Supreme Court says government not providing ‘quality’ services during latest hearing on response to pandemic
The Supreme Court of Pakistan on Tuesday clarified that it had not targeted the Sindh government during proceedings in which Chief Justice Gulzar Ahmed had questioned why the province could not reopen shopping malls if Punjab and Khyber-Pakhtunkhwa had decided to do so.
Sindh Advocate General Salman Talibuddin informed the five-member bench that the nationwide lockdown was no longer as effective as it had been before easing of restrictions. He also pointed out that earlier restrictions had prevented people from gathering in any situation that could result in large crowds.
To this, the chief justice claimed that nothing had been opened because of the apex court. “They are not opening because of us,” he said. “Your inspectors are giving permission after taking money,” he alleged without providing any basis for this claim.
In addition to the Chief Justice, Justices Mushir Alam, Sardar Tariq Masood, Mazhar Alam Khan Miankhel and Qazi Muhammad Amin Ahmed are also on the bench hearing the case.
Contrary to the chief justice’s insistence, Justice Masood said that the court’s order to reopen shopping malls was “limited to Sindh.” That order, issued on Monday, had directed the Sindh government to immediately obtain permission from the National Health Services and Research Center to open shopping malls across the province. “If such can be done by the biggest province of Pakistan, i.e. Punjab, why the similar cannot be done by Sindh and apparently, we find no valid reason or justification for the same,” the order had read.
“Do not blame the court for the opening of malls,” said Justice Masood despite stating orders had explicitly required Sindh to do the same. “Malls were being opened in the rest of the country so there should be no prejudice against Sindh,” he continued in seeming defiance of Pakistan’s status as a federation with provincial autonomy. “Malls are situated in limited spaces where precautions can be taken. There is a lot of rush at Raja Bazar, Moti Bazar, Tariq Road,” he added.
The chief justice said that the court’s directions to keep markets open on Saturday and Sunday was only applicable until Eidul Fitr, expected to occur around May 25. When asked to “clarify” that the restrictions had only been relaxed until Eid, he said it would be taken up in the next hearing.
The next hearing is set to take place on June 8—nearly two weeks after Eid has ended.
Earlier, Chief Justice Gulzar Ahmed claimed the top court was not concerned with the quantity of money being spent to cope with the coronavirus pandemic but rather the “quality of services” being provided.
Addressing National Disaster Management Authority (NDMA) Chairman Lt. Gen. Muhammad Afzal, the chief justice questioned if machinery purchased to manufacture personal protective equipment had been supplied from a single Chinese company. He claimed Pakistan only receives “third class” material from China, again without providing any basis for his beliefs.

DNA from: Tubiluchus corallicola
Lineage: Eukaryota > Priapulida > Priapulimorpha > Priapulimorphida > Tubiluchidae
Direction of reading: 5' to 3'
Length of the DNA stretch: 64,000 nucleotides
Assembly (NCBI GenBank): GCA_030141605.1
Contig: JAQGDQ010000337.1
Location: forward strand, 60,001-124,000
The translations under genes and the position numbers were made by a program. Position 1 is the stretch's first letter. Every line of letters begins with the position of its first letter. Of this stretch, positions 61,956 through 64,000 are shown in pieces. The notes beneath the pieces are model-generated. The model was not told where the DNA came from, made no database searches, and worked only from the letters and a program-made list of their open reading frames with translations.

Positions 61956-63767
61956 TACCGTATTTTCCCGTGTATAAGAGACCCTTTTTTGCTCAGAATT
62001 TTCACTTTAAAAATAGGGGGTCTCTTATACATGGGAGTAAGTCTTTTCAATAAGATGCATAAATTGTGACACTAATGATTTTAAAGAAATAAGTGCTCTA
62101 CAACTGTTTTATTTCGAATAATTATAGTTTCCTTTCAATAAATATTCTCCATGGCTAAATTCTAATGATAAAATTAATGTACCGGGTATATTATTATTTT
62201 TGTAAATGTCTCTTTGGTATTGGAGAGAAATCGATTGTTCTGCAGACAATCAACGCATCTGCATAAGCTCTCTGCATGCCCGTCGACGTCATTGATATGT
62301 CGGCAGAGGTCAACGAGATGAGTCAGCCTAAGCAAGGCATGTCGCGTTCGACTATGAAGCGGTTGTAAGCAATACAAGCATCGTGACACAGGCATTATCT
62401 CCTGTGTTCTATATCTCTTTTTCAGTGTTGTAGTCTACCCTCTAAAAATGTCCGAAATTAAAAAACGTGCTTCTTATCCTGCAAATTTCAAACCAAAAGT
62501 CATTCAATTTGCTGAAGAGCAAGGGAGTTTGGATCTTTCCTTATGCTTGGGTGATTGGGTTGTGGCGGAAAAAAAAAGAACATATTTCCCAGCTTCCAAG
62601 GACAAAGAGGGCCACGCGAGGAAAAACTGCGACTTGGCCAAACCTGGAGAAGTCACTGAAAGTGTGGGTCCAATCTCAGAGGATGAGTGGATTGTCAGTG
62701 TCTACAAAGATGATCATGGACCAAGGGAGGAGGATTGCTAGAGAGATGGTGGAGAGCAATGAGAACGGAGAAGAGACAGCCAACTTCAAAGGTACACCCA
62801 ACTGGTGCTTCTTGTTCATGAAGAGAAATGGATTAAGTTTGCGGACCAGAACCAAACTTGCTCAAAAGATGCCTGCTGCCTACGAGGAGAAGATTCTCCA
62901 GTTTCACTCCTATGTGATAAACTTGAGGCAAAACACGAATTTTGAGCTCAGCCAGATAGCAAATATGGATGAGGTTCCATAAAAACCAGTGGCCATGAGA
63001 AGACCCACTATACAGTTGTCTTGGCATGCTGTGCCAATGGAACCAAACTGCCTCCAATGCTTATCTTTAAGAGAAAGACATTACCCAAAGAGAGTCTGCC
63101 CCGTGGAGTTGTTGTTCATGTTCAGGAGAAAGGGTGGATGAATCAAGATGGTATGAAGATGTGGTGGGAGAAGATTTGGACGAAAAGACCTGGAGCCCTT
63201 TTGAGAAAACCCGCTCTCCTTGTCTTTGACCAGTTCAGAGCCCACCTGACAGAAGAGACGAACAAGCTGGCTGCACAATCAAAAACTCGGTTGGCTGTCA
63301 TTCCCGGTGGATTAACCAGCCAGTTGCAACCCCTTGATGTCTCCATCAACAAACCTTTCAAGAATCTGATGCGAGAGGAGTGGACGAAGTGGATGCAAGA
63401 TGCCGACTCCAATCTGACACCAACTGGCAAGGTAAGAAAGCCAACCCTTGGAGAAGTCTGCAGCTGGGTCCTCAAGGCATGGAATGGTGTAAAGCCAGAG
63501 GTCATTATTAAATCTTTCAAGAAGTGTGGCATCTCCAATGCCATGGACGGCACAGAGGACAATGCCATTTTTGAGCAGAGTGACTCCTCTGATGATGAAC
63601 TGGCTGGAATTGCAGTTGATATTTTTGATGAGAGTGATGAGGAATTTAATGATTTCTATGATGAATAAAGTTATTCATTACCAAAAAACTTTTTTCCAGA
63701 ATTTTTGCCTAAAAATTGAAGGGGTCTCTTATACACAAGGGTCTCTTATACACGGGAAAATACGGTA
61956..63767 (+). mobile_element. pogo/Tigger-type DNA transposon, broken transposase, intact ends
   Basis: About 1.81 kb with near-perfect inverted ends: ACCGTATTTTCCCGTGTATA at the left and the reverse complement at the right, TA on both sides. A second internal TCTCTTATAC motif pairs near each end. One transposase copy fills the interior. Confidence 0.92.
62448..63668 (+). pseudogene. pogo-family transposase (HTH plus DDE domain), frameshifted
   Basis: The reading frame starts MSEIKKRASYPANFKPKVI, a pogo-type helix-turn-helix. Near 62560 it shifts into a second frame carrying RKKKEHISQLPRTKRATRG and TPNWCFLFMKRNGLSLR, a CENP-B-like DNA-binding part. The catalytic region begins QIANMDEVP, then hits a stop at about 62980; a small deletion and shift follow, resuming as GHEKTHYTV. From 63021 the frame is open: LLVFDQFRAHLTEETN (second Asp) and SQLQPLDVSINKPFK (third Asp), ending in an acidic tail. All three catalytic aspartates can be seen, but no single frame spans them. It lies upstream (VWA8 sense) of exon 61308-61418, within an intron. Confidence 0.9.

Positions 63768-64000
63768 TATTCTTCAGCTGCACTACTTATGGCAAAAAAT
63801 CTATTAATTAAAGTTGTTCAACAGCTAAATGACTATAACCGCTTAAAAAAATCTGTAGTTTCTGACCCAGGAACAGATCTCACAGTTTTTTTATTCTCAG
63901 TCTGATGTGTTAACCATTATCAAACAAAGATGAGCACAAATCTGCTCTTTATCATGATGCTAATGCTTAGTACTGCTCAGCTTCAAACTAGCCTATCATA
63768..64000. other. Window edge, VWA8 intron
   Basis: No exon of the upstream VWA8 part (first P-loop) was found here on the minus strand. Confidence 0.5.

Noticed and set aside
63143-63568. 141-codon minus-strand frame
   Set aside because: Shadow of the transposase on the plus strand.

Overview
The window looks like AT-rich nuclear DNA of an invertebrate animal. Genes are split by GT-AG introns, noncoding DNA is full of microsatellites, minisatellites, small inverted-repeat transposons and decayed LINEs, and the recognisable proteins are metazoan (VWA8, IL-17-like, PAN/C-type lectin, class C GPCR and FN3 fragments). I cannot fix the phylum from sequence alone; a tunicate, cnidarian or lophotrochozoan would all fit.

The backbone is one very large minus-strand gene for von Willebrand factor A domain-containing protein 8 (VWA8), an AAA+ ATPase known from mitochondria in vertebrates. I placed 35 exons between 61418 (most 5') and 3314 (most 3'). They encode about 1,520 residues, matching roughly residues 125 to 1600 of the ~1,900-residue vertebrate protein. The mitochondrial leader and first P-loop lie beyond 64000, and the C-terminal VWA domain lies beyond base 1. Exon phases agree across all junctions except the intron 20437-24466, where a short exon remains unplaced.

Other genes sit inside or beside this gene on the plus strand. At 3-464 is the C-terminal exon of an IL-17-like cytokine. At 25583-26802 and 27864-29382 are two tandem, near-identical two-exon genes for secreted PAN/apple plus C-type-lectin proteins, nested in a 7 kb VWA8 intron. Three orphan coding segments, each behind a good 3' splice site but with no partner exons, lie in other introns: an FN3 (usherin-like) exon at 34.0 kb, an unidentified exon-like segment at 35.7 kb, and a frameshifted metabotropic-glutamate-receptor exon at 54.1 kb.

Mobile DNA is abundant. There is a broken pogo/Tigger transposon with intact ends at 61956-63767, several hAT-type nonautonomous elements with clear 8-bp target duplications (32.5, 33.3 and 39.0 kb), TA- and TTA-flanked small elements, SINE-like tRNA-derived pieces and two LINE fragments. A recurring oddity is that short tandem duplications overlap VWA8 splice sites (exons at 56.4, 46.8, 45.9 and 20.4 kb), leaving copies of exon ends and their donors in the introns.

The chief justice also questioned the condition of quarantine centers, pointing to viral videos that have shown large crowds of people sitting side-by-side, with few preventative measures. “What kind of quarantining is this?” he said, adding the centers did not have clean bathrooms or water supply.
Pakistan is a poor country, he said, and it was unfortunate that “we are playing with money and don’t care for the people.” He also claimed that Pakistan has a lot of talent that is being underutilized, echoing statements from Prime Minister Imran Khan that have yet to see any realization.
The chief justice also questioned the testing facilities for coronavirus, saying people often test negative with a private test and positive with government tests.
This is a misconception; multiple tests are often required to determine the exact diagnosis of all patients, as improper sampling or storage can give false positives of negatives.
According to Ahmed, everyone should be able to get tested from reliable sources without any payment.
The Attorney General of Pakistan said that the court’s order to reopen shopping malls and small markets had resulted in the public thinking the coronavirus issue was not a serious matter and had encouraged violations to social distancing guidelines.
He said officials are now facing greater difficulty in implementing preventative measures and requested the court to keep in the severity of the situation in mind before issuing any verbal or written remarks and orders.
He also told the court that Pakistan had the capability to make its own ventilators to which the chief justice said that the country should be self-sufficient in everything. “There will be a time when nothing, including medicines, will be available from abroad,” he said, again without offering any information to justify this claim.
Pakistan on Tuesday reached 43,966 confirmed cases of COVID-19, with 939 deaths and 12,489 recoveries, leaving 30,538 active cases.